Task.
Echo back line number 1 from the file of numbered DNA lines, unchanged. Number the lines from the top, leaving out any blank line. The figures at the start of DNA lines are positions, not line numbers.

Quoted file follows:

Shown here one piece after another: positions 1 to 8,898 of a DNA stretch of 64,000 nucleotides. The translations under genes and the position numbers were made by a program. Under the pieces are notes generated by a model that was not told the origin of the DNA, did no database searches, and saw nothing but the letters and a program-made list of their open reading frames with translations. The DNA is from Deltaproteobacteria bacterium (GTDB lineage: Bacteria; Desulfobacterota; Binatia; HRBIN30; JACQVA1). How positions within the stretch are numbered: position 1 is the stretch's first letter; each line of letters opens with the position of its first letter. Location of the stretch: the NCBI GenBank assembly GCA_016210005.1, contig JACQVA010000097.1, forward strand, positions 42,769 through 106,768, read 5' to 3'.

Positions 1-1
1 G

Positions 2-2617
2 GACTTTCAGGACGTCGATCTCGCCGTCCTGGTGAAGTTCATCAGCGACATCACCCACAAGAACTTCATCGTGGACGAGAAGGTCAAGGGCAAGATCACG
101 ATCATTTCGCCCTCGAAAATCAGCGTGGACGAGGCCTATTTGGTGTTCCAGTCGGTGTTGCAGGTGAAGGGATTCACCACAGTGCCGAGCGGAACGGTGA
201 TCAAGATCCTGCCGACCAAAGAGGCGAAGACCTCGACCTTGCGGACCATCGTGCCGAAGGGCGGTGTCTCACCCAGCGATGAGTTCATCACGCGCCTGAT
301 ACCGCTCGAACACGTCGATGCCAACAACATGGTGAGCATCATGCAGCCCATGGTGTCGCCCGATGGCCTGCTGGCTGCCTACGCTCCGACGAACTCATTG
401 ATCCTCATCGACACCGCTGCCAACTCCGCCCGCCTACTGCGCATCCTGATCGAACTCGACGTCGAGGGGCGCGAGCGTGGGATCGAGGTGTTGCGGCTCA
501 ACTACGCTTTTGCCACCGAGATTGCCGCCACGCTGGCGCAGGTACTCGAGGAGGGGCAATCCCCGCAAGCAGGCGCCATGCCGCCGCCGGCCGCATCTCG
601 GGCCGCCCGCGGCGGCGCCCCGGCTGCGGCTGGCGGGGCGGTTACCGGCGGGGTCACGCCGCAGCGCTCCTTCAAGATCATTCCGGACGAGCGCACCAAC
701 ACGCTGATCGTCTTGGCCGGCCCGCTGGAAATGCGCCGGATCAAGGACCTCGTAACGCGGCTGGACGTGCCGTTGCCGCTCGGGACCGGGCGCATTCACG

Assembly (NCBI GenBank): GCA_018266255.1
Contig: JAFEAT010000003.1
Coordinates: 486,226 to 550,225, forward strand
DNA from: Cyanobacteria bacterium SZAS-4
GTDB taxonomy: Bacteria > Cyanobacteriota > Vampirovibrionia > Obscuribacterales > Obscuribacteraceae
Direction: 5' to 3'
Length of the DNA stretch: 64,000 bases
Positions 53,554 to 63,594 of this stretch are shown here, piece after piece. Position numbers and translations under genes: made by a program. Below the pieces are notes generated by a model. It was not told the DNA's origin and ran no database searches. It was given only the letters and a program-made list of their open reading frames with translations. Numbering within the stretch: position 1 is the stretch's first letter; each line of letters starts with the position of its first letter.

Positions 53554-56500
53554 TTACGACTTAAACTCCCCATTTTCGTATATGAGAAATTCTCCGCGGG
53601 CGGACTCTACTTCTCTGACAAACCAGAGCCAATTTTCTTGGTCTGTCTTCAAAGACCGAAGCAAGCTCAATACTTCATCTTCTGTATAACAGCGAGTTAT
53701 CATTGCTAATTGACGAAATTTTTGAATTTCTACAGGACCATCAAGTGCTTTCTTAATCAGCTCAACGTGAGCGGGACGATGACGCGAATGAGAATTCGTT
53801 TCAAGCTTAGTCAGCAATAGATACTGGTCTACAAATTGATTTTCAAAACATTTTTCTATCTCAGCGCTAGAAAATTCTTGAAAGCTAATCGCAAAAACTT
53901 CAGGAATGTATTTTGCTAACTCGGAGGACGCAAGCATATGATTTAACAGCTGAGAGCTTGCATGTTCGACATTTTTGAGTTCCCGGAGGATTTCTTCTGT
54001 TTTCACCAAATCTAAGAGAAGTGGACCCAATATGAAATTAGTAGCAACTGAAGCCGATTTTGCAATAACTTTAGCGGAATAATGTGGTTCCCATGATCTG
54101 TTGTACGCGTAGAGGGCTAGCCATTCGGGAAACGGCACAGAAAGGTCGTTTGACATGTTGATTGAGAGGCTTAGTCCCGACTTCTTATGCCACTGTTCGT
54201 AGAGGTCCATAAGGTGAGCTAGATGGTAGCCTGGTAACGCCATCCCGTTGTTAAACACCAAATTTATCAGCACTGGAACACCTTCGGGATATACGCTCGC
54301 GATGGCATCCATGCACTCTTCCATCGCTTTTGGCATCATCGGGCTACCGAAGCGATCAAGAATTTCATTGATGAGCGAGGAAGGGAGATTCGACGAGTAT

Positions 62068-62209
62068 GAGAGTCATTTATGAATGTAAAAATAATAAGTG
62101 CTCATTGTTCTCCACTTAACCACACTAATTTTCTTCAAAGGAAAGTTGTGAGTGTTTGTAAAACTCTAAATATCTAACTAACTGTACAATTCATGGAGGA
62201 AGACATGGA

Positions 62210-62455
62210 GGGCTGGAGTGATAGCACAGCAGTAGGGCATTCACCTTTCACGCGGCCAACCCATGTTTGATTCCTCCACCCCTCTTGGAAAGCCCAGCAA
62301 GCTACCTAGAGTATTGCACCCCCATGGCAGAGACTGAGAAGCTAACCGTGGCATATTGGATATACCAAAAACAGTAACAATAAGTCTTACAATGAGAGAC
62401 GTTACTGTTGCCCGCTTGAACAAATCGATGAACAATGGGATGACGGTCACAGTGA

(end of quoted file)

Shown here one piece after another: positions 1 to 8,898 of a DNA stretch of 64,000 nucleotides. The translations under genes and the position numbers were made by a program. Under the pieces are notes generated by a model that was not told the origin of the DNA, did no database searches, and saw nothing but the letters and a program-made list of their open reading frames with translations. The DNA is from Deltaproteobacteria bacterium (GTDB lineage: Bacteria; Desulfobacterota; Binatia; HRBIN30; JACQVA1). How positions within the stretch are numbered: position 1 is the stretch's first letter; each line of letters opens with the position of its first letter. Location of the stretch: the NCBI GenBank assembly GCA_016210005.1, contig JACQVA010000097.1, forward strand, positions 42,769 through 106,768, read 5' to 3'.